I am having a hard time getting the answer-checker to work as expected.

Strangely, things work fine when the formula involves additions,subtraction, multiplication and division but no factorial.

The code is attached.

Thanks!

Yoav

The first is that you are not actually passing the objects that you think you are to the PGML answer checkers. When you use an answer of the form

[_________]{[$f]}you are not passing

`$f`

as the answer, but rather you are asking for the string version of `$f`

and that is then passed to `Compute()`

to generate a new MathObject. The newly computed object doesn't have the `test_points`

set, and so it reverts to the usual test points, which are not at integer values, and so the factorial is not defined for them.
The reason you get a new object rather than the original is because of the brackets around `$f`

. Had you used

[_________]{$f}instead, you would have gotten the object you intended to use, which is the one that has the

`test_points`

set.
But there is still another problem. For MathObjects, a student can provide an answer that includes any of the variables in the Context, and so your `test_points`

must include values for all the variables that are defined, not just the ones used in your formula.

Since you have used `variables->add()`

to add `k`

and `n`

, these are in addition to the original `x`

and so you need to include values for all three of those variables in your points, not just one or two.

Had you used

Context()->variables->are( k => 'Real', n => 'Real', );instead, there would only have been two variables, and you could use test points with only two coordinates.

I think making those changes should make it work for you.

The reason it worked when the formula doesn't include factorials is that the other operations don't require integer values, and so not having the `test_points`

that you defined doesn't hurt the check. Only with the factorial was that an issue.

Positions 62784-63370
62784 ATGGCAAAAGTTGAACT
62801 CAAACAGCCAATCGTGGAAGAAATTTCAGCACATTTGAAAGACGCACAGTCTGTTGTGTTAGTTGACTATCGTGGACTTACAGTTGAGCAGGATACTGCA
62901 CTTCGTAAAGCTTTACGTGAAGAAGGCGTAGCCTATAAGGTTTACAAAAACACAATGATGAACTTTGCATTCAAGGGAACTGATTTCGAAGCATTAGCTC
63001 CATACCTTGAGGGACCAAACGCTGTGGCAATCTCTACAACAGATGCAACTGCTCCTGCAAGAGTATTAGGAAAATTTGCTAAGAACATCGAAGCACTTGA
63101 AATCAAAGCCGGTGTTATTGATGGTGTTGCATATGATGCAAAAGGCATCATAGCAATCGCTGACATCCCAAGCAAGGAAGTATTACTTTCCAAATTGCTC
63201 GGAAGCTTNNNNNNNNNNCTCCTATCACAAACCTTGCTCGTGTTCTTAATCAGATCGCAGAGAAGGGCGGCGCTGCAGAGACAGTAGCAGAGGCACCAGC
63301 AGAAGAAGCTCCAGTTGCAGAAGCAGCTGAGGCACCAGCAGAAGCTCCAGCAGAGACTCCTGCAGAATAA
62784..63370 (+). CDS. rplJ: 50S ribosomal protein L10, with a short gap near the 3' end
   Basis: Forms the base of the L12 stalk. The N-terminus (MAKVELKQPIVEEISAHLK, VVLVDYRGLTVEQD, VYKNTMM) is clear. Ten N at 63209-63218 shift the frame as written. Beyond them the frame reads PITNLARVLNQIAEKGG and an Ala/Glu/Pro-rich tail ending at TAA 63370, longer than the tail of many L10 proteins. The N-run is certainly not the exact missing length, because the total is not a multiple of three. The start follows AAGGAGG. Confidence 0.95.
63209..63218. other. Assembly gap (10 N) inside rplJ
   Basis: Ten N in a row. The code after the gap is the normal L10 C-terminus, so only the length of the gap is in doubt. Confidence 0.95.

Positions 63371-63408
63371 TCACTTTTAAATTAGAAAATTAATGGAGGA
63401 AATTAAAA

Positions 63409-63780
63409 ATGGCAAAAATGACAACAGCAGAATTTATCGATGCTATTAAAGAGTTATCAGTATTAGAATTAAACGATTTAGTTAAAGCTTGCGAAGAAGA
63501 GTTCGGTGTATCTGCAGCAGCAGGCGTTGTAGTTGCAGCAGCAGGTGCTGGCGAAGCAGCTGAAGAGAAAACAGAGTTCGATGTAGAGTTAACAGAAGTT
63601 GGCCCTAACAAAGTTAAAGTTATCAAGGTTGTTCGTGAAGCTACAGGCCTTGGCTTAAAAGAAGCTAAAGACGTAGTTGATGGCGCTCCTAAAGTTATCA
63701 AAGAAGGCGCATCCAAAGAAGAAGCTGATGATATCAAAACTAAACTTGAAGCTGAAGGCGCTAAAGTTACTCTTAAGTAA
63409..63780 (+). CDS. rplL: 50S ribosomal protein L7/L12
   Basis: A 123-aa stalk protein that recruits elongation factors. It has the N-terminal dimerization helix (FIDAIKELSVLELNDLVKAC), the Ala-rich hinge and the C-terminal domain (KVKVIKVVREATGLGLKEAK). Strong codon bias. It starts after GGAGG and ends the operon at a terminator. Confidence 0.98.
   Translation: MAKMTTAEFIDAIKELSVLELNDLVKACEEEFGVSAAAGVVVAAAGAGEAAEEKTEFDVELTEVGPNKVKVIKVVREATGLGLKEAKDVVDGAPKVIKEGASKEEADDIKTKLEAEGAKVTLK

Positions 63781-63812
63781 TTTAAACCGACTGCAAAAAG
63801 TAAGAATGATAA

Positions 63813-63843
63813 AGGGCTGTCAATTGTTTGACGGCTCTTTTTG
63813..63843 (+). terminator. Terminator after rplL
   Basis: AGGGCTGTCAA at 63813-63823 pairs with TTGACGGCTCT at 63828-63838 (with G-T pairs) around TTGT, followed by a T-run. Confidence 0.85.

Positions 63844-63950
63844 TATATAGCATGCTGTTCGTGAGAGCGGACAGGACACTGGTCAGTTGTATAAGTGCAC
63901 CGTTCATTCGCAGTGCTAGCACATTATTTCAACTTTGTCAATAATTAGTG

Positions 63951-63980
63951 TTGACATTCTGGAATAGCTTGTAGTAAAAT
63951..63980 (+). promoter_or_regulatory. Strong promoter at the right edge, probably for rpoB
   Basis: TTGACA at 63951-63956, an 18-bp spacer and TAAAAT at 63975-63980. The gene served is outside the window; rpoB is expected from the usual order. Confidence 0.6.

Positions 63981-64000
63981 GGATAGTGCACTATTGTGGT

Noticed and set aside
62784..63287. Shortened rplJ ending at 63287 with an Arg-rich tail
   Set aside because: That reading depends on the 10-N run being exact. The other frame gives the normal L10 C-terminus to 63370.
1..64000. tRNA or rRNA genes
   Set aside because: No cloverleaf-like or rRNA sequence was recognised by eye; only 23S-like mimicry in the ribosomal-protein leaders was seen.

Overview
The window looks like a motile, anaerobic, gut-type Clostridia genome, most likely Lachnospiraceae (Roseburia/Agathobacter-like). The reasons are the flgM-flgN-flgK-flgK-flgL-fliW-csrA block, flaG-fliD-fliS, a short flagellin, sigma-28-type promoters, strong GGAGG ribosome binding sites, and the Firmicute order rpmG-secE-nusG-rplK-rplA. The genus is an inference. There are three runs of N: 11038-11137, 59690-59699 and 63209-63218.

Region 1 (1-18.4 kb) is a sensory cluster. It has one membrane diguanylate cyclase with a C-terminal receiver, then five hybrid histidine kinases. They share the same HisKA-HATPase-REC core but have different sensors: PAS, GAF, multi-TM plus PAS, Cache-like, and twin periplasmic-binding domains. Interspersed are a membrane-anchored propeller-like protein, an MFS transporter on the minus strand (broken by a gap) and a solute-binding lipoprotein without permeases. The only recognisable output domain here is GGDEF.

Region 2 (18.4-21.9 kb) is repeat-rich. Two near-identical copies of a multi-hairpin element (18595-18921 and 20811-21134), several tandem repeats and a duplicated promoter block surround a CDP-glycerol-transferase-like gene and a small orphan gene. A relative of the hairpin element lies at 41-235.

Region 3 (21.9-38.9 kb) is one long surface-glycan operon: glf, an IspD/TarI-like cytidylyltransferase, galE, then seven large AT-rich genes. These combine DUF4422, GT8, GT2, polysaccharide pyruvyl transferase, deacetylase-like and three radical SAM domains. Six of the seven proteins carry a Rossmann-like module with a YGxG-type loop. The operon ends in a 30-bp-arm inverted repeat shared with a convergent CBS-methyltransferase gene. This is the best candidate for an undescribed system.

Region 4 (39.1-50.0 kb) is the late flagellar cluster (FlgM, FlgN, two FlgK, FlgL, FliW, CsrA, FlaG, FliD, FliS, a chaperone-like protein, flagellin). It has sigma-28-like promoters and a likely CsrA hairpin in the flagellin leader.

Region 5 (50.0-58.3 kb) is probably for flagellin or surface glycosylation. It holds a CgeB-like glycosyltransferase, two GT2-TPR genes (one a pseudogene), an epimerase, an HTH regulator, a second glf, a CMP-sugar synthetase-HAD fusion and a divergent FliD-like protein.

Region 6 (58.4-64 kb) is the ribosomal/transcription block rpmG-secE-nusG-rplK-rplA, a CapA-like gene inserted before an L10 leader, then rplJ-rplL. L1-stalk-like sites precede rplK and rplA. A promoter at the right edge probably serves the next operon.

Davide

`test_points`

directly, but to set the limits and resolution of the variables themselves so that the random point algorithm always selects integer values.
For example

Context()->variables->are( k => ['Real', limits=>[1,10], resolution=>1], n => ['Real', limits=>[1,10], resolution=>1], );would define

`k`

and `n`

so that they only take on integer values between 1 and 10. I don't think the random point generator prevents duplicate points, so with this small number of possibilities, it is likely that some integers may be used more than once, so there is some possibility that only a single value will actually be checked.
Note that this means you don't have to specify any `test_points`

, and it is not affected by the presence of other variables in the Context, so your PGML would have worked if this approach had been used.

Davide

Context()->variables->add(n => 'Natural');

Context()->variables->add(n => ['Real', limits=>[1,20], resolution=>1]);I don't think there needs to be any additional special code for it. But if one really thinks that is necessary, it could be added into the part of the Context code that adds variables. It would not be too hard.

Davide